2018–19 Kairi peanuts in red scrub soil, Kingaroy

Posted in PulseCheck–Coastal on Feb 15, 2019

2018–19 summer: Kairi peanuts in red scrub soil, Kingaroy

Grower: Greg Birch grows peanuts, corn and sorghum, mungbeans and manages some cattle.

Location: Kingaroy

Monitored area: 28 ha, in red scrub soil

Pre-planting preparations

  • Fertiliser applied was via strip till application with a mixture of CK 55 and Calciprill (lime granule).
  • Paddock was sprayed prior to planting with glyphosate (Roundup) and 2,4-D.

Week 1-2

  • Established a plant population of 80,000 plants/ha in mid-December
  • 91 cm (3’) row spacing
  • Metolachlor (Clincher Gold) was applied post-plant pre-emergent for grass and broadleaf weed control.

Week 3

Management notes:

  • A herbicide tank mix of Impose, Ardeo and Butress was applied to control the range of weeds present including nutgrass, melons, star burr, cobblers pegs, thornapple and wild radish.

Week 4

Peanut mites have been found widespread in this peanut paddock due to the prolonged dry conditions. Monitor your peanut paddocks closely.

Management notes:

  • An outbreak of peanut mites was found in distinct patches across this peanut paddock. Damage was selective but severe where the plant leaves appeared a yellowish, white colour. Peanut mites appear infrequently most seasons, during periods of hot dry weather, but damage is usually minimal. The mites usually disappear after rainfall and the plants outgrow the damage. Plant death can occur if left uncontrolled and the hot dry period continues.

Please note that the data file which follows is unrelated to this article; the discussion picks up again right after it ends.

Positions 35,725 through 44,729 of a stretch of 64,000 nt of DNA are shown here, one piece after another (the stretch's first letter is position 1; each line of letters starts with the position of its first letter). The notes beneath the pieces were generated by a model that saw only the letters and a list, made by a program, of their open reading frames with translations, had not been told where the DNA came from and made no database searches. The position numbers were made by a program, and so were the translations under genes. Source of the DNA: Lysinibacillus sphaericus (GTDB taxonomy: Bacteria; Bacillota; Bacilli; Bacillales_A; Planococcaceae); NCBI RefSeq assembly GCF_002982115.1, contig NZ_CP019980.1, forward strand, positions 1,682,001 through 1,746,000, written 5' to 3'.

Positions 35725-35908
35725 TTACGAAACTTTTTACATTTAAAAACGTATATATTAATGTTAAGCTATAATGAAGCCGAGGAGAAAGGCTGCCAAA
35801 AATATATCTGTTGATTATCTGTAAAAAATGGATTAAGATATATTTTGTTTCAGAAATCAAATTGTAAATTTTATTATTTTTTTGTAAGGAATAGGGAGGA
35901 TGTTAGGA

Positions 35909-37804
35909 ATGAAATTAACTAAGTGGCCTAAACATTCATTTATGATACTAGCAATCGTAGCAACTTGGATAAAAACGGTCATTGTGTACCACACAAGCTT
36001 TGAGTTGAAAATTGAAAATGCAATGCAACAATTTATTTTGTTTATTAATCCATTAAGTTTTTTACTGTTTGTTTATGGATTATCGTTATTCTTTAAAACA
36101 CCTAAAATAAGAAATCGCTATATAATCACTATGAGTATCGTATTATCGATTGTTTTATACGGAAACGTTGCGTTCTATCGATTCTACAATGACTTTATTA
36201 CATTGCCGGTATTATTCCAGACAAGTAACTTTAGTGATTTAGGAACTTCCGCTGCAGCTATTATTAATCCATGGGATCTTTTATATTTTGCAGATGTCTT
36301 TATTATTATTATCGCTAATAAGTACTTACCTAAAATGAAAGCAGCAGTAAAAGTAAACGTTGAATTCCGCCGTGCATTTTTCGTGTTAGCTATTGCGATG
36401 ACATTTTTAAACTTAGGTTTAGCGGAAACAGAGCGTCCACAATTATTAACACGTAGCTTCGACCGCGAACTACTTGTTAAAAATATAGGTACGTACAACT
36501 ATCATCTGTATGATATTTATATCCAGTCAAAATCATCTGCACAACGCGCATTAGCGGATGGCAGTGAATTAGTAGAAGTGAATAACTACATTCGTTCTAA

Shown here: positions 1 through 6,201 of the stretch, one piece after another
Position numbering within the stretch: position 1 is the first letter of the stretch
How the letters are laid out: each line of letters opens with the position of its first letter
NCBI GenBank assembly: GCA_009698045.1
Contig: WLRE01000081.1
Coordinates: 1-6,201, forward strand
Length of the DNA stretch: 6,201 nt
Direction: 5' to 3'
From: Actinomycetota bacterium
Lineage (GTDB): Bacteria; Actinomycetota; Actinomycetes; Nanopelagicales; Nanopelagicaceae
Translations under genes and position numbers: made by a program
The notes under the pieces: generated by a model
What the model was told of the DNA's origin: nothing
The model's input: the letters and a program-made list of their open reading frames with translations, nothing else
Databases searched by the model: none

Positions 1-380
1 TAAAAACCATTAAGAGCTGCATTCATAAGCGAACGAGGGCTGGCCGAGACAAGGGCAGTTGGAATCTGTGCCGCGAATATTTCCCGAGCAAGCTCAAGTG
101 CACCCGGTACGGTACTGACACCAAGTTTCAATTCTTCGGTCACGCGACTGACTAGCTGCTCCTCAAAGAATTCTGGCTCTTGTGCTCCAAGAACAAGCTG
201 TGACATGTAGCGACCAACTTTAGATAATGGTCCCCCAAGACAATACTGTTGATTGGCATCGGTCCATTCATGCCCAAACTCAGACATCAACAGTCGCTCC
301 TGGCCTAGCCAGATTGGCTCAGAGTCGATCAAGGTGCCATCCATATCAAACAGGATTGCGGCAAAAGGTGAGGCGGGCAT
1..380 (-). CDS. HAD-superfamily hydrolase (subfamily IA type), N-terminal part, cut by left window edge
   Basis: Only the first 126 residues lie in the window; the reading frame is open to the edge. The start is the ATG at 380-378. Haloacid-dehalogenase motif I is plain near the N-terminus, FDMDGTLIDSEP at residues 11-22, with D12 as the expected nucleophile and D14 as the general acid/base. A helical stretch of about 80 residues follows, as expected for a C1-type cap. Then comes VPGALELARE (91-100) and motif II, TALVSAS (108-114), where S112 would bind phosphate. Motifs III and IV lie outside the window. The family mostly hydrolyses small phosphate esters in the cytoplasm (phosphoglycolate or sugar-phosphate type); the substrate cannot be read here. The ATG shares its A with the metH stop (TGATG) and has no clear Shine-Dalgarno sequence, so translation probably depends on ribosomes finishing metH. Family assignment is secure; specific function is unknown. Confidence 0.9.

• As there was no rain forecast, and the damage was widespread and severe, it was recommended to spray the crop.
  • The insecticide controlled the mites and the crop will continue to be monitored.

Week 5

Management notes:

  • The insecticide for mite control (dimethoate) has worked well, with the affected plants recovering well.
  • Patches where the peanuts were affected can still be seen, however not as distinct as it was when first discovered.
  • Peanut paddocks should still be monitored for mites; though it is getting harder to see the mite affected patches now as the peanuts are wilting due to the dry and all look silver during the day. Closer inspection should demonstrate whether it is mite damage or moisture stress.

The insecticide applied last week for mite control (dimethoate) has worked well, with the affected plants recovering well.

Week 6

Management notes:

  • Peanuts are looking healthy despite the prolonged dry weather.
  • The crop is flowering and starting to develop pegs.
  • A question often asked with peanuts is the detection of leaf diseases early on in the season. It is common for herbicides used to spray broadleaf weeds to cause a phytotoxicity effect (leaf burn) on the peanuts leaves, which can be mistaken for leaf spot or another leaf disease. Diagnosis can be difficult so consult your local agronomist.

Leaf burn from herbicide damage can look like leaf spot.

Week 7

Management notes:

  • Peanuts received 10 mm of rainfall this week.
  • Good root development.
  • Crop continues flowering well and plants are healthy.

Good root development to support the crop through flowering and podding.

Week 8

Management notes:

  • The peanut plants are continuing to develop and are looking healthy and green despite the dry.
  • Flowering is continuing and pegs are developing. Decent rainfall is required very soon to ensure continued plant growth, flowering and pod development.  
  • Peanuts are very drought hardy, with the ability to “sit and do nothing” through extended dry periods. If decent rainfall occurs the crop will then develop as normal and good yields can still be achieved. However they are frost sensitive and so rainfall needs to occur soon to allow the crop to mature before the first frost event.
  • Total of 10 mL of rainfall was received this week.
  • No insect or disease concerns at this stage.

Pegging has started as this crop waits for rain.

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